Neo-Classics, Too

The cutlery historian in Johnson is readily apparent in the RMJ Combat Africa. A tribute to the fighting knives that helped win the wars of yesteryear, Johnson has designed a modern-day version well fit for carrying on the tradition today. The Combat Africa is 12.0″ overall with a quarter-inch thick 7.0″ Clip Point blade of 80CRV2 High Carbon Steel and, to add to its character, features a Fuller groove parallel to the spine. A Tungsten Cerakote finish keeps the corrosion bugs away. This juggernaut’s handle is 5.5″ with a stylized guard topping a curvaceous grip and deep finger guard. The handle scales are 3D contoured, diagonally grooved G10.

RMJ equips the Combat Africa with a black Kydex sheath and MAD straps typical of all their sheaths. The rugged Combat Africa is built for extreme hard use in the wilderness or on the battlefield, your choice.

RMJ’s Dragonfly Blackout is a modern version of the 19th-century push daggers used by politicians and gamblers who preferred an easily concealed edged weapon. Johnson’s design is 4.75″ of top-shelf CPM-S45VN stainless steel topped with a non-reflective Cobalt Cerakote finish. The Dragonfly Blackout’s dagger blade is 2.375″ of dastardly delight with two finger grips at its base. A black Kydex sheath with double straps, designed to accept popular clips and mounts like the Discreet Carry Concepts Clip and UltiClip, is included.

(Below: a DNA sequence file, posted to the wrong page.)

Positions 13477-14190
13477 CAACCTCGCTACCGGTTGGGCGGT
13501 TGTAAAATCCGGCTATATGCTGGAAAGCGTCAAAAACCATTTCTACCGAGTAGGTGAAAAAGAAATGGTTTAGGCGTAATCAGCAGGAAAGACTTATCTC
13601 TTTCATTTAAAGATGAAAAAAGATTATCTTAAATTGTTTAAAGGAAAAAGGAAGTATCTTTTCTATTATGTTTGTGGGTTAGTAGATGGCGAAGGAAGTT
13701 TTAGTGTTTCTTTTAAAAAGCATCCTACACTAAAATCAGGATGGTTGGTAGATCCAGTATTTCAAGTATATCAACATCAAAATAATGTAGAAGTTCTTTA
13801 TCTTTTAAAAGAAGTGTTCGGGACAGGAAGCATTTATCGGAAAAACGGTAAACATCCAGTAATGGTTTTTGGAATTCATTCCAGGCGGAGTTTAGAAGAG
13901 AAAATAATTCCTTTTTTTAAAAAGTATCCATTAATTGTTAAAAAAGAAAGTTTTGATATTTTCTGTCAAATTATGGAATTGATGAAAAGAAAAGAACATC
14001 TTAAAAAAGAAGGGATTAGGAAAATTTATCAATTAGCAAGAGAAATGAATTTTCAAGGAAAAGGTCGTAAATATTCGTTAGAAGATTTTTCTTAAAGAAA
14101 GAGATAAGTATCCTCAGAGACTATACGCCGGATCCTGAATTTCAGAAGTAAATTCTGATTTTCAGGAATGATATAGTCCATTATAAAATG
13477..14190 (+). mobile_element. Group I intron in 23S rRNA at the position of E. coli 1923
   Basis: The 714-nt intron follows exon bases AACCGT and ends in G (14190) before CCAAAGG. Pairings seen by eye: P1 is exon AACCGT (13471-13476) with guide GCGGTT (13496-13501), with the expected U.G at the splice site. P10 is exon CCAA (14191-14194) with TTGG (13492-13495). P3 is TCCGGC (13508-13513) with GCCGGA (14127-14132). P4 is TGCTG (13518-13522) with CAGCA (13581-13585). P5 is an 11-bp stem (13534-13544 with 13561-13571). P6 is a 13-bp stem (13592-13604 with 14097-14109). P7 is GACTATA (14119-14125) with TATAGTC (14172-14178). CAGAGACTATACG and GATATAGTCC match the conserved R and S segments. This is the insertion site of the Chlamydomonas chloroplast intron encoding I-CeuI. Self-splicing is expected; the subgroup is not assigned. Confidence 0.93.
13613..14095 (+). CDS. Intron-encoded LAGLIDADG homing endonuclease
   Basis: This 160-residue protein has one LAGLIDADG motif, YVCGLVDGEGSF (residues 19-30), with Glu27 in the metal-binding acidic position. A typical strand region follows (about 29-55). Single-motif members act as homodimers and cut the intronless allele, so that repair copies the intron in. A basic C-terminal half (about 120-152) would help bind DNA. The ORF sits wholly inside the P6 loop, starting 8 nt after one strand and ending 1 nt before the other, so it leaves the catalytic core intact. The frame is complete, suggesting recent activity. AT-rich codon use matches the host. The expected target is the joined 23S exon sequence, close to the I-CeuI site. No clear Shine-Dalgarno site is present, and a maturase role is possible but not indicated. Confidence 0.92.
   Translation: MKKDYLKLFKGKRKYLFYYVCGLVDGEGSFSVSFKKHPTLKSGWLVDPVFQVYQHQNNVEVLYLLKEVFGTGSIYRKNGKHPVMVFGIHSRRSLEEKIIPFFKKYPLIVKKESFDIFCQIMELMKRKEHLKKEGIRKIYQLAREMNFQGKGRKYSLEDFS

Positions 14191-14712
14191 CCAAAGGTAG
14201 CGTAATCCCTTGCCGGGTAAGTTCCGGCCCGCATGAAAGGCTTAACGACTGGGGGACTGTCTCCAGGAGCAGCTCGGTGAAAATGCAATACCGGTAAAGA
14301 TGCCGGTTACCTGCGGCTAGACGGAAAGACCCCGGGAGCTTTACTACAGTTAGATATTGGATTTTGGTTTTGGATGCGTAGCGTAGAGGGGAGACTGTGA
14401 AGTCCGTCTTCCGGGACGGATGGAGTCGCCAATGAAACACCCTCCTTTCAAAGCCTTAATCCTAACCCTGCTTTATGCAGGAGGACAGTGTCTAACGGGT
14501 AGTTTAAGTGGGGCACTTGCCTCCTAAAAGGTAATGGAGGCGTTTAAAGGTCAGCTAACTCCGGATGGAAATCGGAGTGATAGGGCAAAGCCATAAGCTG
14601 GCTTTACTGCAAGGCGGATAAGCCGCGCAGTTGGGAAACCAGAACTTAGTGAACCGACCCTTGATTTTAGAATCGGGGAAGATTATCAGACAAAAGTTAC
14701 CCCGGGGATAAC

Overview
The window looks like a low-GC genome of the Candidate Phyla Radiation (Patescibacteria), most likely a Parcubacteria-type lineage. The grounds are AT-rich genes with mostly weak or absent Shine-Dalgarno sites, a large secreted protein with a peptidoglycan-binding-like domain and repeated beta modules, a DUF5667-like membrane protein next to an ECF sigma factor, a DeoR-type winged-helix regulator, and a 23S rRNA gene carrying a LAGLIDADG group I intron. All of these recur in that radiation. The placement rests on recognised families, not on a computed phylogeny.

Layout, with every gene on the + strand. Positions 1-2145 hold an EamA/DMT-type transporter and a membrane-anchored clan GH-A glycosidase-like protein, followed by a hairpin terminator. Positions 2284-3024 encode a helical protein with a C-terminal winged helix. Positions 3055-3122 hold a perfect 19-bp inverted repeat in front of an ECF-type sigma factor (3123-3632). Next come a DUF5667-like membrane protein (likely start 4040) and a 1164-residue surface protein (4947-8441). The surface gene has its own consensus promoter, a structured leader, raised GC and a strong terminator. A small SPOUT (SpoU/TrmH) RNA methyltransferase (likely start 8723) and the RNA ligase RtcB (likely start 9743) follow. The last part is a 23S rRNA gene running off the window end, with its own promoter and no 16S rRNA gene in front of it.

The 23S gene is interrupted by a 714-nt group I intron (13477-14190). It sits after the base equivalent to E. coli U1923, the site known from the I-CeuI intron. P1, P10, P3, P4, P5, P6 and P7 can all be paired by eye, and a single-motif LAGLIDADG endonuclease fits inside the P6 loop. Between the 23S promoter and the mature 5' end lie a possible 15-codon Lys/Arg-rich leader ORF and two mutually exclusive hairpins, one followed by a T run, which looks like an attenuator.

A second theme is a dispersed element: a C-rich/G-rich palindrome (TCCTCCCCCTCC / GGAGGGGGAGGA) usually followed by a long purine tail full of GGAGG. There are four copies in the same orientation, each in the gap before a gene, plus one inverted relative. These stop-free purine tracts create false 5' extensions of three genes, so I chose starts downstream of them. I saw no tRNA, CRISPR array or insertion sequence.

There’s a lot more to be found at RMJ Tactical’s website, including optional handmade leather sheaths for their knives, a host of tactical and wilderness tomahawks, tactical tools and swag. Shades are recommended; it can be an eye-popping experience.

For more info: RMJTactical.com